Mountain News 

Pot shop gets variance for back door location

BRECKENRIDGE, Colo. - Breckenridge walks a tight rope in how it deals with dispensaries of medical marijuana. Along with the majority of Coloradans, town residents voted several years ago to legalize marijuana for medical purposes. And, taking another step, they voted to legalize it within Breckenridge altogether.

Still, marijuana remains a touchy subject. Town officials do not allow dispensaries at all on ground-floor locations in the Main Street business district, where tourists congregate. Further, the council adopted a moratorium on new dispensaries in the same area.

As such, the case of a dispensary called Medicine Man posed significant questions of justice when its proprietor recently appeared before the town council. The Summit Daily News explains the business had been operating out of a second-story location on Main Street. Then, because other tenants of the building complained about the odors, the landowner did not renew the lease.

The business owner, Frank Torrealba, told council members that he found another Main Street location, one that would have the entire top level of a building, eliminating complaints of odors. Further, there's an off-street entrance and, much to the liking of at least some council members, he will have no outside sign.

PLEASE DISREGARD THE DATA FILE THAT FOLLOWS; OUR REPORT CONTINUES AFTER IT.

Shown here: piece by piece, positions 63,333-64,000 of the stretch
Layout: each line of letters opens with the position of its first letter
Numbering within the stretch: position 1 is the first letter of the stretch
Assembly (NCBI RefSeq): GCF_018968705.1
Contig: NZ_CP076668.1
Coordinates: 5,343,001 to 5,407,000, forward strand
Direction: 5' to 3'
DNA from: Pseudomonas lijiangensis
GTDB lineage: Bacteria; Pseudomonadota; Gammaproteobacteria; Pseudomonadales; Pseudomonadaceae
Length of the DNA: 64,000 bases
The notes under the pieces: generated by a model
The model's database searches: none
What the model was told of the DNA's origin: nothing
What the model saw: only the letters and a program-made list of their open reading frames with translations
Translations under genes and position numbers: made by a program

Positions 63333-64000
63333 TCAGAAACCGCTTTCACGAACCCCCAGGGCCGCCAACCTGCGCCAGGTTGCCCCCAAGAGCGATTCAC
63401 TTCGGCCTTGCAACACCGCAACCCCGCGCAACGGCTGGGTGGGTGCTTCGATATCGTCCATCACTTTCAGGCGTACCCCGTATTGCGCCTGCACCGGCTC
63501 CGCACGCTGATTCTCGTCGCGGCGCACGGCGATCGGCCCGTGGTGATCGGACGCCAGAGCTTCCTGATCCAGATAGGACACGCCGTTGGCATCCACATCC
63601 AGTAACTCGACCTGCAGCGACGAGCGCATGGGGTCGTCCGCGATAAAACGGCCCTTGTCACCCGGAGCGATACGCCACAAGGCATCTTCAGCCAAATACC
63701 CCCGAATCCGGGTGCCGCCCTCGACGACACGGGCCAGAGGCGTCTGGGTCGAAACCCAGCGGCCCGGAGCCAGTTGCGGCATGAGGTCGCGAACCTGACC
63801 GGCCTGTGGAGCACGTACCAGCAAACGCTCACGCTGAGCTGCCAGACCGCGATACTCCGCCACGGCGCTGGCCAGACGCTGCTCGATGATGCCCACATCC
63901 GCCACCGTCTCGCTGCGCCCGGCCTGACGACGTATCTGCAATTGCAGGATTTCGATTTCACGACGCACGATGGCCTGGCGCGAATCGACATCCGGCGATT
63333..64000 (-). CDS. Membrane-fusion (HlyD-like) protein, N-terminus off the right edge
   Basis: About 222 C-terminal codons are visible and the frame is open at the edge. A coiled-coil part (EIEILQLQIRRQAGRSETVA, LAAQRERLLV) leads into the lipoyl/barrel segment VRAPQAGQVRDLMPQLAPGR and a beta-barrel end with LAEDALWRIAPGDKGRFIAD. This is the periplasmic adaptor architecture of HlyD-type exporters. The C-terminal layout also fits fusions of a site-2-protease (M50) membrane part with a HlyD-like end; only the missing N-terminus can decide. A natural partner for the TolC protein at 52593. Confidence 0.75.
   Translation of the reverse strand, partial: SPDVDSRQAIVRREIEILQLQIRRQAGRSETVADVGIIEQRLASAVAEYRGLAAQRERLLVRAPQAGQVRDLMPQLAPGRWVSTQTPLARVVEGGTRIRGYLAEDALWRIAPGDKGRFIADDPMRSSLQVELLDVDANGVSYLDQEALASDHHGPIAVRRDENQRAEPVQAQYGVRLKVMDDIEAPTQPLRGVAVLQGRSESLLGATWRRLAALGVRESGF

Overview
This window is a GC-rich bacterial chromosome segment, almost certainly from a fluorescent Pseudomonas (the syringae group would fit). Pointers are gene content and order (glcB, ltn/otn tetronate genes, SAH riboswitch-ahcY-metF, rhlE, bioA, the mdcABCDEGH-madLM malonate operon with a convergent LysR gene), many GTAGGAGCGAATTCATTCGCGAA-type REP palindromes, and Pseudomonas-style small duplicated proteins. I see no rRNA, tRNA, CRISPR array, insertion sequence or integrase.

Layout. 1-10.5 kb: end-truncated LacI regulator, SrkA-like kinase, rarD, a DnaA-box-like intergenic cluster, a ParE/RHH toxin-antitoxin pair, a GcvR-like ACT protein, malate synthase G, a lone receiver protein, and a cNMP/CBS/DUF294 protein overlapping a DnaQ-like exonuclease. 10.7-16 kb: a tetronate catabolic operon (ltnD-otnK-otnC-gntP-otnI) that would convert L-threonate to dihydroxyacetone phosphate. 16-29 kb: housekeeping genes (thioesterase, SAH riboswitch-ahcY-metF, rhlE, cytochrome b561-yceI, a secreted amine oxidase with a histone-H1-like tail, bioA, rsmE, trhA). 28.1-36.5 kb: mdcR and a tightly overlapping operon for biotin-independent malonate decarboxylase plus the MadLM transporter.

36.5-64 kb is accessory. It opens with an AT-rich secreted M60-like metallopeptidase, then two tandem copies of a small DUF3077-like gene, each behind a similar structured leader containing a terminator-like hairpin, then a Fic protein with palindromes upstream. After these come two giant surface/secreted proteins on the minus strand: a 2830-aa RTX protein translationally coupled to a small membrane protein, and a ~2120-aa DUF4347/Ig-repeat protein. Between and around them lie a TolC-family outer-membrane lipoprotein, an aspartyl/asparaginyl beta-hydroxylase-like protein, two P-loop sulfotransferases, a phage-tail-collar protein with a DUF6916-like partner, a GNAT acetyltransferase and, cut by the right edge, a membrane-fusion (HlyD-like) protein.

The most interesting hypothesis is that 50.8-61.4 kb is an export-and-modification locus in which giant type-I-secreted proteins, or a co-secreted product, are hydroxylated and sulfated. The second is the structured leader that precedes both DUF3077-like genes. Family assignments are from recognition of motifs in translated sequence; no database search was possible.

"The signage piece is a big deal for me," said Councilman Eric Mamula, explaining his support for a variance to the town's moratorium. "That's the part that affects our guests."

The same night, the council passed a law prohibiting the smell of marijuana from being perceptible outside private homes where it is grown.

 

Banff considering money for art

BANFF, Alberta - Town officials in Banff are considering regulations that would mandate developers chip in for public art. "We believe there's significant value to public art," said Randall McKay, manager of planning and development.

The Rocky Mountain Outlook notes that requiring public art as part of development is common in many places in North America. For example, in Vancouver, developers of more than 100,000 square feet must contribute a fee per buildable foot to a public art process.

 

Guide sorry for spraying caged bear

JACKSON, Wyo. - A 26-year-old hunting, fishing and float-trip guide who admits he sprayed a caged bear with pepper spray rues the deed, blaming it on alcohol. "I think it was a cruel thing to do, your honor. It was one of the worst decisions I've ever made," said the guide, Tyler Steele.

Grand Teton National Park wildlife managers had captured the black bear in a culvert trap after it broke into the main lodge building of the Triangle X Ranch, where the guide worked. The guide said he was drunk and incited by his friends to spray the bear. The bear did nothing when he sprayed the pepper.

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